Presented as a poster with abstract at the Annual Scientific Meeting of the ACVR, Albuquerque, New Mexico, October 11–15, 2011.
AGREEMENT BETWEEN T2 AND HASTE SEQUENCES IN THE EVALUATION OF THORACOLUMBAR INTERVERTEBRAL DISC DISEASE IN DOGS
Article first published online: 15 DEC 2011
© 2011 Veterinary Radiology & Ultrasound
Veterinary Radiology & Ultrasound
Volume 53, Issue 2, pages 162–166, March / April 2012
How to Cite
Mankin, J. M., Hecht, S. and Thomas, W. B. (2012), AGREEMENT BETWEEN T2 AND HASTE SEQUENCES IN THE EVALUATION OF THORACOLUMBAR INTERVERTEBRAL DISC DISEASE IN DOGS. Veterinary Radiology & Ultrasound, 53: 162–166. doi: 10.1111/j.1740-8261.2011.01894.x
- Issue published online: 19 MAR 2012
- Article first published online: 15 DEC 2011
- Manuscript Accepted: 4 OCT 2011
- Manuscript Received: 27 APR 2011
- intervertebral disc disease;
- spinal cord compression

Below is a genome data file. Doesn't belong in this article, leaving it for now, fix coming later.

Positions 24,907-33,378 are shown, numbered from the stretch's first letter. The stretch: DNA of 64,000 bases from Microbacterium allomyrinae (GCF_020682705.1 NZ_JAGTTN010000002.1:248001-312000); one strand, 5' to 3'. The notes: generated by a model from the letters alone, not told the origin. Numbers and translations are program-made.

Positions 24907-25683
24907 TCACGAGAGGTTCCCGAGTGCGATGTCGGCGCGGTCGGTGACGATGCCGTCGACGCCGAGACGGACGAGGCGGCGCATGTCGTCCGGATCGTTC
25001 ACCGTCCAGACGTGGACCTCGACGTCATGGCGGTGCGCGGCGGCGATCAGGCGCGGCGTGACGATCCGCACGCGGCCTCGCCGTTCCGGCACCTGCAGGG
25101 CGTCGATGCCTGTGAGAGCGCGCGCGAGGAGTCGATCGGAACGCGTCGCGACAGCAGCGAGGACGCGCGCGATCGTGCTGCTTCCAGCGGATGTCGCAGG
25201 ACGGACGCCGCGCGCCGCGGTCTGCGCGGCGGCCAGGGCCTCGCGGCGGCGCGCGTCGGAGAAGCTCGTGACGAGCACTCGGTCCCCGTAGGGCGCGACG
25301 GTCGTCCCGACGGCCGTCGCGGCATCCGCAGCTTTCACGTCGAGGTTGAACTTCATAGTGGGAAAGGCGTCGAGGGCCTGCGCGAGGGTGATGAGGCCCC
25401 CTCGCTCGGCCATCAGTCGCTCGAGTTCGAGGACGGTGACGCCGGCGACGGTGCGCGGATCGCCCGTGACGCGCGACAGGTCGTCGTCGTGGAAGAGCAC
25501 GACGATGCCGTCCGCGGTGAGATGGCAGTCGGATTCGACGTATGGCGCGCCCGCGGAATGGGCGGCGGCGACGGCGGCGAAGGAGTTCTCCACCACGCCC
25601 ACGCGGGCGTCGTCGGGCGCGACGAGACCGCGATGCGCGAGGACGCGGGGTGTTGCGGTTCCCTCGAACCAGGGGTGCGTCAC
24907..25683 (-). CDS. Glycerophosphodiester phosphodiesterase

The purpose of this study was to compare half-Fourier-acquisition single-shot turbo spin-echo (HASTE) and T2-weighted (T2-W) sequences in dogs with thoracolumbar disc extrusion. MRI studies in 60 dogs (767 individual intervertebral disc spaces) were evaluated. Agreement between T2-W and HASTE sequences was assessed for two criteria: presence of an extradural lesion and treatment recommendation. There was moderate agreement between T2-W and HASTE sequences as to presence of an extradural lesion (κ = 0.575). HASTE was in agreement in 96.1% of the sites where no extradural lesion was identified on T2-W images, but only in 58.1% of the sites where extradural lesions were identified on T2-W images. There was also moderate agreement between T2-W and HASTE sequences as to treatment recommendations (κ = 0.476). HASTE was in agreement in 98.4% of the sites where a lesion was considered nonsurgical on T2 but only 82.1% of sites a lesion was considered surgical on T2. In 1.0% of sites considered not surgical and in 9.8% of sites considered equivocal based on T2-W images, a surgical lesion was identified on HASTE. Acquisition of a HASTE sequence in addition to conventional sequences may be beneficial in determining the severity of spinal cord compression in some cases when evaluating the canine spine.